Twitter has banned the account of British conspiracy theorist David Icke.
"The account referenced has been permanently suspended for violating Twitter's rules regarding Covid misinformation," a spokesman told the BBC.
The action comes six months after Facebook and YouTube took similar action, saying Mr Icke had posted misleading claims about the pandemic.
The 68-year-old had about 382,000 followers on Twitter.
His recent posts had included attacks on Prime Minister Boris Johnson, US infectious disease expert Dr Anthony Fauci and the philanthropist Bill Gates.
In a blog, Mr Icke said was banned for a tweet he had made about plans to pilot city-wide coronavirus testing in Liverpool.
But over recent months he has made false claims such as suggesting that 5G mobile phone networks were linked to the spread of the virus, and that a Jewish group had also been involved.
Mr Icke has promoted fringe theories since the 1990s, but his recent return to prominence was propelled by the spread of Covid-19.
In April, an interview in which he discussed the pandemic was broadcast on local TV station London Live.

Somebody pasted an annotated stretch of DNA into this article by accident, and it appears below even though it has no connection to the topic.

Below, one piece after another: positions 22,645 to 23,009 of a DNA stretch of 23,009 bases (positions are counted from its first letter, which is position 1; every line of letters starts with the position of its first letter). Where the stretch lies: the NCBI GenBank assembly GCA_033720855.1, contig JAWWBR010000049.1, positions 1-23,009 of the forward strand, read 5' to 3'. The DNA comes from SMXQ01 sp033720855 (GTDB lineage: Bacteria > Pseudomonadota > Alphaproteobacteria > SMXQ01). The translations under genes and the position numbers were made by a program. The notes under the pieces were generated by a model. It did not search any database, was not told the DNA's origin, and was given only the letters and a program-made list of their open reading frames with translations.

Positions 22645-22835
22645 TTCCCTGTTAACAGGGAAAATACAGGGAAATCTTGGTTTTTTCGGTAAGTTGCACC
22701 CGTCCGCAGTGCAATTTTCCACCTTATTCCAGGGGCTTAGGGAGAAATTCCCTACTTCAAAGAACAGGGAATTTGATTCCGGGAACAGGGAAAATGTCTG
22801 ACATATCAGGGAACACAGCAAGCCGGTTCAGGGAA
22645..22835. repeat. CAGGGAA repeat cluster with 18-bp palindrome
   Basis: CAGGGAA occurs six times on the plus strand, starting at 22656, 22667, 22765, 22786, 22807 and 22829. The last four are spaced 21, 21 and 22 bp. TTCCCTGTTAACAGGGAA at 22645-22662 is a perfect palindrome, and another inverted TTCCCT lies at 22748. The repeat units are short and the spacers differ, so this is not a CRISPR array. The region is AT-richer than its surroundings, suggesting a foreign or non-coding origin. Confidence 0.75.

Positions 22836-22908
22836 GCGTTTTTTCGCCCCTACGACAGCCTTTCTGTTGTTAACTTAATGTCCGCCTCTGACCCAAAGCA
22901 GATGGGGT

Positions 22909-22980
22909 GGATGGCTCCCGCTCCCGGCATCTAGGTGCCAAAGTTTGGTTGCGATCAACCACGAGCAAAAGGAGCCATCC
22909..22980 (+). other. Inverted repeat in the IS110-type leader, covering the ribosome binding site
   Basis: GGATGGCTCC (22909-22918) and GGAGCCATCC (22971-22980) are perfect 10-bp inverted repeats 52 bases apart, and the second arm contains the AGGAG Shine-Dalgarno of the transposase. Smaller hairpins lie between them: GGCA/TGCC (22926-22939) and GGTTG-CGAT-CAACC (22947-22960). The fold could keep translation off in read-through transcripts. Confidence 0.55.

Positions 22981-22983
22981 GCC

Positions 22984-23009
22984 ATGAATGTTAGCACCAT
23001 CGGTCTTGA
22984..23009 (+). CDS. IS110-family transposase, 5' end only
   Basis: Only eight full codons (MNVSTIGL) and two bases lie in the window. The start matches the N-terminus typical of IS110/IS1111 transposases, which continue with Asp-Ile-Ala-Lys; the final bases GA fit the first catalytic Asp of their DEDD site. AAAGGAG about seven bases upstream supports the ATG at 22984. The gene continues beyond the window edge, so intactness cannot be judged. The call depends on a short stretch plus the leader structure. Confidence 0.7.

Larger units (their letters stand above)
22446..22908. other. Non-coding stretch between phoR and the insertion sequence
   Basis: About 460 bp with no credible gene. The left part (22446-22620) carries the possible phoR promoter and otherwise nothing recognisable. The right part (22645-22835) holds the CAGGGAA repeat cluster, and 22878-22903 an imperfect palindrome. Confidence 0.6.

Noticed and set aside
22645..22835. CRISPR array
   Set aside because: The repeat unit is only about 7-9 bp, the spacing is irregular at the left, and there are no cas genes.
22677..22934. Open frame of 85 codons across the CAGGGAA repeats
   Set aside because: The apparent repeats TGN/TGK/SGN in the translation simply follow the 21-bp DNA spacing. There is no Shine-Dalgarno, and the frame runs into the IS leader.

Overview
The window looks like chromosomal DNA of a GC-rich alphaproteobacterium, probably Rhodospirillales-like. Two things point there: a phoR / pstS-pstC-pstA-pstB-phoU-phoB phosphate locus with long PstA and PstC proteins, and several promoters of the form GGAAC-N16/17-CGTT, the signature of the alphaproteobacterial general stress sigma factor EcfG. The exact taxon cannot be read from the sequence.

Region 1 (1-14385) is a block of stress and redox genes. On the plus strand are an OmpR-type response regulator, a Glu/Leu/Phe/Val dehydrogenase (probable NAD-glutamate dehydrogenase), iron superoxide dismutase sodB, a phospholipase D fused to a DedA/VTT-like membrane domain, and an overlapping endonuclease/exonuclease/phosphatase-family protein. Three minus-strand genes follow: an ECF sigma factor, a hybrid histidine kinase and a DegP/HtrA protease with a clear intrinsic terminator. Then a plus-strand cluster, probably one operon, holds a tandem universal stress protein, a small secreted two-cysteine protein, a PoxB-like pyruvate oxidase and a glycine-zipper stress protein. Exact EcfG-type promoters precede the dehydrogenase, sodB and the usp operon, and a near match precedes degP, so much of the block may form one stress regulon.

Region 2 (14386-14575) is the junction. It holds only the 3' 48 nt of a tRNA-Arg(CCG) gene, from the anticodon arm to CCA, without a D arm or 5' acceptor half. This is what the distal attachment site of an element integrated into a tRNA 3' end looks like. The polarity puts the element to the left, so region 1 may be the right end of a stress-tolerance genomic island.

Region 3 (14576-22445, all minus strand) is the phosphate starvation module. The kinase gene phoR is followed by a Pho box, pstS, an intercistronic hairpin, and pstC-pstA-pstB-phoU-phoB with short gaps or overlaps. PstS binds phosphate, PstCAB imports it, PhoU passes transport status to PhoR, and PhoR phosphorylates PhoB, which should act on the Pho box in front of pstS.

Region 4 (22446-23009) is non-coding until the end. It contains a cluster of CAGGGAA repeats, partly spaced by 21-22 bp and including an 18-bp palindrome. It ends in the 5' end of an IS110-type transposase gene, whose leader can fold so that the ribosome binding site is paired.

It led the regulator Ofcom to rule the channel's owner had broken broadcasting rules because the segment had failed to sufficiently challenge his "unsubstantiated views".
Twitter's rules do not include a general ban on misinformation.
But in July, it would not allow any tweets about Covid-19 that were "claims of fact, demonstrably false or misleading, and likely to cause harm". It added that accounts that repeatedly broke this rule would be permanently removed.
Some campaigners believe action against Mr Icke was long overdue.
"Twitter had allowed him to continue spreading... dangerous Covid misinformation for months," tweeted the Center for Countering Digital Hate, a UK-based campaign group, in response to the ban.
The US social network had earlier blocked another prominent British conspiracy theorist, Kate Shemirani.
Her account was taken offline on Thursday, with Twitter providing the same brief explanation for its removal.
Celebrities with large followings have been a key vector of misinformation throughout the coronavirus pandemic.
And one of the most prominent has been David Icke.
He has found himself in hot water with social media platforms over dangerous conspiracy theories promoted on his accounts.
He's also been a headliner at anti-lockdown rallies at Trafalgar Square in London, where coronavirus conspiracies - including linking 5G to Covid-19 and suggesting the pandemic is a hoax - have been given full-throated airings.
Icke is perhaps the best known member of Britain's conspiracy theory influencer community, all of whom have gained large followings during the pandemic by spreading disinformation.
Ms Shemirani is another leading influencer.
I recently interviewed her son. He said he was worried about the devastating impact coronavirus conspiracies can have on public health and family relationships.